Page 7 - Annual Report 2014-2015
P. 7

 the economy coupled with the growing emergence of new scienti c and technological developments in areas such as biomedical engineering, nanotechnologies, and information and communications technologies. This was the rationale for the timely and highly relevant FEANI conference "Lisbon Strategy: Engineering the Future”, held in October 2015 in Lisbon, where 220 participants from 30 different countries could take advantage of the expertise of leading European researchers, industrialists and politicians.
Europe is facing a dif cult vocational problem in attracting young people for engineering studies. It is now doubtful, and it will become worst in the future, the European supremacy on innovation and industrial competitiveness. On the other hand there are great discrepancies in the distribution of engineers with shortage in northern countries and surplus in the southern countries which brings opportunities for mobility. Education, training and employment of young engineers is an European problem to what FEANI and the National Members must be aware. In October 2015, included in the FEANI Annual Business Meetings, in Lisbon, the  rst European Young Engineers Forum was held. The conference “Collaborative Engineering - The European Way” had the participation of 155 attendees from 14 different countries, and constituted a very successful forum for open discussion of the future of science and technology in Europe and the employment challenges for young engineers.
Mobility of engineers in Europe implies mutual recognition of academic and professional experience. FEANI European Monitoring Committee had a deep re ection on the effec- tiveness of the three available instruments: INDEX, EUR ING title, and Engineering Card. This should be seminal for a wider and more integrated future discussion about the impli- cations of the Article 49a of the directive on the recognition of professional quali cations.
As a leading European Professional Association, FEANI searches for continuous and effective cooperation with other engineering professional organizations such as: World Federation of Engineering Organizations (WFEO), European Network of Accreditation Agencies for the Engineering
Education (ENAEE), European Council of Engineering Chambers (ECEC), European Council of Civil Engineers (ECCE), Board of European Students of Technology (BEST), European Young Engineers (EYE), etc. The organisation of the “European Engineers Day” and the “Common Training Principles” project are examples of this FEANI cooperative work with other European associations.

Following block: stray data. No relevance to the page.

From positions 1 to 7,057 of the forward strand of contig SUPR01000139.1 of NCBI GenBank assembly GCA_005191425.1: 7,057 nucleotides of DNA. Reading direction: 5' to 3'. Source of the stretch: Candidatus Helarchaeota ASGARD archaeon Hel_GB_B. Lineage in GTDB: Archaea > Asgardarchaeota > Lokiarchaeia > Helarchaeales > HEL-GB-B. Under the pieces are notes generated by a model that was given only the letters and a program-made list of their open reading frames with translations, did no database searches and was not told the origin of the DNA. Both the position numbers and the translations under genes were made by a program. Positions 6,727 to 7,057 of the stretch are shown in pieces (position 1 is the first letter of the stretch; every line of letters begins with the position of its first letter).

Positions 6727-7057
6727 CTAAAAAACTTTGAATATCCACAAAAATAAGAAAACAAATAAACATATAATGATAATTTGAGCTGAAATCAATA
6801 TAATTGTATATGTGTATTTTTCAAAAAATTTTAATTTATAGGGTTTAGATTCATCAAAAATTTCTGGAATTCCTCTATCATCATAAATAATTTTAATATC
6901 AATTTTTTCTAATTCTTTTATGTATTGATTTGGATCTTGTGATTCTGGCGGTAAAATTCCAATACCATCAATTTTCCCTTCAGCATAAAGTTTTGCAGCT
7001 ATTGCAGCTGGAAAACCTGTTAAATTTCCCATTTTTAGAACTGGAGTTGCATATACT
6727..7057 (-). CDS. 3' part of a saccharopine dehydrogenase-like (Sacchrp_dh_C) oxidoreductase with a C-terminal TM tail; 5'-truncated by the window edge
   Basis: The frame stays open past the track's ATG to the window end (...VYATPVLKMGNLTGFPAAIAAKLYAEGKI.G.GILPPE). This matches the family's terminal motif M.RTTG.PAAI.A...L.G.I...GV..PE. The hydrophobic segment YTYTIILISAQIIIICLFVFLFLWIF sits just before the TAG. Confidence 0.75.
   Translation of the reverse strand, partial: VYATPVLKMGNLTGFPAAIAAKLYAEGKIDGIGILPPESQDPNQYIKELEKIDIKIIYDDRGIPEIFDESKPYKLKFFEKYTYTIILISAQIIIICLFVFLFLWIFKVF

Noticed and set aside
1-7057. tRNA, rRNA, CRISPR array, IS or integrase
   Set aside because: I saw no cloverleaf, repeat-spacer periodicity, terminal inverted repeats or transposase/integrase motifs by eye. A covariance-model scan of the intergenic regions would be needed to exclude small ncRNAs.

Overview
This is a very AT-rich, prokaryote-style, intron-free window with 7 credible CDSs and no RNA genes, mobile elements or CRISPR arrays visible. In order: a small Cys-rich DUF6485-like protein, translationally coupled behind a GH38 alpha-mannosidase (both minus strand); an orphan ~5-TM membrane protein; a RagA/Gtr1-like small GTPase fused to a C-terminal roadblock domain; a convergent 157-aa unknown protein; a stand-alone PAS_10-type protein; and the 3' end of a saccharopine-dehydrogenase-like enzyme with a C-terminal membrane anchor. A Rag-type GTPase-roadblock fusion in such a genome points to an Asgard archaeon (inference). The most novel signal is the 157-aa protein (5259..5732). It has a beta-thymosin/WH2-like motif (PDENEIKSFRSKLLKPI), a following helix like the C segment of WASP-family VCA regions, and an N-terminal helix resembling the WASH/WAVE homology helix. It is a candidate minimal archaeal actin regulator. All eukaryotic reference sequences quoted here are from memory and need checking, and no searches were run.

Hopefully in the future the special relationship between FEANI as a Professional Association and ENAEE as an Institution for Accreditation of Engineering Education will result in a more intensi ed and close cooperation in common projects. Regardless of the speci c model for this cooperation, I am sure that these two institutions have the appropriate expertise and the necessary network links to promote a common platform aiming the enhancement of visibility and social recognition of engineering in Europe. I am convinced that a holistic and integrated view of the engineering reality and its relationship with academia and industry should be very bene cial to improve the quality of engineering education, the competences of engineers and mobility of students and professionals, while safeguarding and promoting the interests of engineers and the society as a whole.
High standards of safety and well-being in modern societies can be achieved through advances in engineering. FEANI may ensure that the professional quali cations of the European engineers meet the requirements of creativity and innovation necessary for this aim. I feel con dent that with the support of the National Members, FEANI may be in a position to help - not only for this to be desirable - but possible. 

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